Saturday, November 3, 2012

Reflections on Sandy

Darkness of Sandy
Like many others across the northeast, I have been affected by Hurricane Sandy.  My husband and I are some of the lucky ones. Our home is intact and without major damage and most importantly, we and our loved ones across the region all made it through the storm safely.  We are still without power, heat and phone, as are many in our area .  The tragedy of the storm is obviously widespread, but I thought given the topic of this blog I'd add some color on the everyday challenge it poses for someone with my medical conditions. For a couple hours on Friday, I was able to make my way to an office that has power to warm up, charge up, and write this quick post.

Living without power and heat has added a new dimension to trying to manage my health conditions.  Taking medicines, cutting pills and trying to make sure that I am taking the right one in the right amount by flashlight is definitely a challenge. There has also been the issue of timing of medication. Yes, I am one of those people who rely on my cell phone to tell time and I never wear a watch.  Those watches that I do have are tucked away somewhere very safe, definitely not too be found during a long-term power outage.  This obviously leaves more room than usual for error, but taking my medicines a bit off schedule is better than not taking them at all.

Luckily (and not by my own volition) I knew where all of my medicines were when hurricane hit.  My husband, a former Boy Scout, made me pack an emergency “to go bag” in case we needed to leave our home with a moment’s notice.  Yes, I did complain and whine when he insisted I put them all in a bag by the door...since it was inconvenient to keep walking over to use them, but, as much as I hate to admit it, he was right.  If it weren't for that bag, my medicines would not have been organized and easy to access in the dark.

In addition, I have major food challenges.  As I have written about in previous posts I have very severe food allergies, my newest one being to the ubiquitous corn.  Most non-perishable foods have corn or corn derivatives in them, which makes refrigeration particularly critical for me.  And I can't risk needing medical services when many of our hospitals are without power and closed.  Thank goodness we bought a five pound bag of rice before Sandy hit to keep me going and there have been dry ice distributions to keep some of our perishable items cold so that I have something to eat.  One saving grace is that we do have a gas stove, so I have been able to use it while I am cooking by flashlight.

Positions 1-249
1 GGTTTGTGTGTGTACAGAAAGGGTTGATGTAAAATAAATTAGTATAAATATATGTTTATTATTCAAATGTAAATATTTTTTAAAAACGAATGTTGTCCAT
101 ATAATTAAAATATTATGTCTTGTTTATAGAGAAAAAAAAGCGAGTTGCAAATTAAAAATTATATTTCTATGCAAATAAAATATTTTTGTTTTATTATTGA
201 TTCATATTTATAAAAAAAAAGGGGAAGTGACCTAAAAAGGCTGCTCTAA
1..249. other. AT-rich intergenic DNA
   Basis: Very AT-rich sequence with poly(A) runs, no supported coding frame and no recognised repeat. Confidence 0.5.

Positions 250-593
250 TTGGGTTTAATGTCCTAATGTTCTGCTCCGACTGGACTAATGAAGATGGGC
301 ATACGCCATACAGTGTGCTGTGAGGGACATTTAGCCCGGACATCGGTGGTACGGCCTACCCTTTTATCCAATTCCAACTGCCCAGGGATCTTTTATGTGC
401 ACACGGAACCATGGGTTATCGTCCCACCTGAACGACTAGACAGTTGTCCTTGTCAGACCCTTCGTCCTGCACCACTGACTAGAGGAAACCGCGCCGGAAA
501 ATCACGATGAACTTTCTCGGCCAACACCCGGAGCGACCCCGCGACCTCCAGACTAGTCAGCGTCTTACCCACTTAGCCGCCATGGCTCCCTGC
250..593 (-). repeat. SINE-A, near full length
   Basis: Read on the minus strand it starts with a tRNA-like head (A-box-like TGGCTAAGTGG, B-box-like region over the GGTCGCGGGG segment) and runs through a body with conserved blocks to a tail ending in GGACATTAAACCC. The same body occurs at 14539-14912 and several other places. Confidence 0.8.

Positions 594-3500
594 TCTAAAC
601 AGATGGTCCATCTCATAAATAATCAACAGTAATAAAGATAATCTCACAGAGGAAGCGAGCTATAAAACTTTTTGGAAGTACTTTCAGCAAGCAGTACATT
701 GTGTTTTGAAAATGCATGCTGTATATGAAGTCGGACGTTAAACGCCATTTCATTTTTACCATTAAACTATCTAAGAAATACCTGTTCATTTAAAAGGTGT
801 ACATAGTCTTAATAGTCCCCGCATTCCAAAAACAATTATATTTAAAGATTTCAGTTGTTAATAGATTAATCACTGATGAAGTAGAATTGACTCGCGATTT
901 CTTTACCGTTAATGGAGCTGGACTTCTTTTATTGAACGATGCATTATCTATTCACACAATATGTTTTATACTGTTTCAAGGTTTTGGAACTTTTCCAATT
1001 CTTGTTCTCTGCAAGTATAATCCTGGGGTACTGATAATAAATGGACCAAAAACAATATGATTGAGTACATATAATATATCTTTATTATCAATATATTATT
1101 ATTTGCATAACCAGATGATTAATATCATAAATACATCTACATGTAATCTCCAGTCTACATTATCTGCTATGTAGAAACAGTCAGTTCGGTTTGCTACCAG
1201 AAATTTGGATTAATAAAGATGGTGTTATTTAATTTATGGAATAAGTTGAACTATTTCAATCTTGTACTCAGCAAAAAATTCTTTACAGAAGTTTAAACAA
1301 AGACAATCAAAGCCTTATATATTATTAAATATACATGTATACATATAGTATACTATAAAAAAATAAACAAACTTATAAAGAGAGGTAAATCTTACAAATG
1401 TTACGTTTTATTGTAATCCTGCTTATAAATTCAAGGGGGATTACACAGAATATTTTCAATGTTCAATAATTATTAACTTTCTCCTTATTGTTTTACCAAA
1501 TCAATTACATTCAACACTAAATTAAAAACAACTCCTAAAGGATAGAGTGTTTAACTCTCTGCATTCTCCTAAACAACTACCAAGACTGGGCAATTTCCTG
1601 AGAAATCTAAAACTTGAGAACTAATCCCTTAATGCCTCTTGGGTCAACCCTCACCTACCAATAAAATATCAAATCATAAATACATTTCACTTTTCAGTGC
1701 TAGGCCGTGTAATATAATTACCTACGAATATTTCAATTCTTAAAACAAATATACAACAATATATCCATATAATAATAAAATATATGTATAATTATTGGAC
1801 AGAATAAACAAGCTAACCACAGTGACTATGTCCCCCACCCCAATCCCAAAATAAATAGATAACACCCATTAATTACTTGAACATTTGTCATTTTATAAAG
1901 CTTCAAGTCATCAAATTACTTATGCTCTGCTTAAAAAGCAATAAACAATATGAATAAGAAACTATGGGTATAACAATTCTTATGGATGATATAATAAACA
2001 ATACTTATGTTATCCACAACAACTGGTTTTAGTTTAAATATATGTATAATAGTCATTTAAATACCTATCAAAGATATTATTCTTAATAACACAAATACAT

So, here we are, living like it is 1900.  Playing cards by flashlight and listening to an emergency crank radio that my mother bought me a few years ago (clearly my family worries more about disaster preparedness than I do).  It was charming the first night, but by day two were were ready for things to start to return to normal.  Signing off for now as my brief stint with electricity is over for today.  Perhaps we will be lucky and have power tonight.


  1. Glad you all are safe. We live on the East Coast also (VA) and since becoming so relied on medicene, I also had my stuff organized. You have a good husband who would think to do that for you! I hope you get electricity back real soon!

    1. We are back in the 21st century with power and heat thankfully. I am very lucky to have my husband watching out for me. Glad you and your family are safe too.

  2. I am so glad you made it through the storm OK and were prepared from a medical standpoint. We were caught off guard with last October's Nor'easter here in MA. We were out in the storm due to a church commitment and almost got killed trying to get back to our home, which never happened. Despite weather forecasts last year, I was unprepared and had difficulty accessing my medication, clothing, etc. We didn't even have enough gas in our car.

    Our town was like a disaster area, although our home was OK. I ended up getting my meds and medical supplies eventually and staying with family as we did not have running water and power for nine days. So for Sandy, like you, I was very prepared. I assumed we were going to lose power and prepared for it, especially in terms of clean water and water to flush the toilets. I refilled all my meds in case the pharmacy was inaccessible (which happened last year) and had what I needed for food. Of course, we never lost power this year and I am grateful for that.

    I hope this finds you with power and living with some comfort once again!

    1. Wow that sounds like such an ordeal last year. I found it hard to believe that Sandy was going to be so bad because we made so many preparations for Irene last year and not much happened. But I am glad we were ready with flashlights, candles, my medicines, water etc. Luckily, last night's Nor'easter did not end up being too bad for us. I know many others lost power again and it just added even more difficulty with their homes already damaged. Hope things are OK in your neck of the woods right now.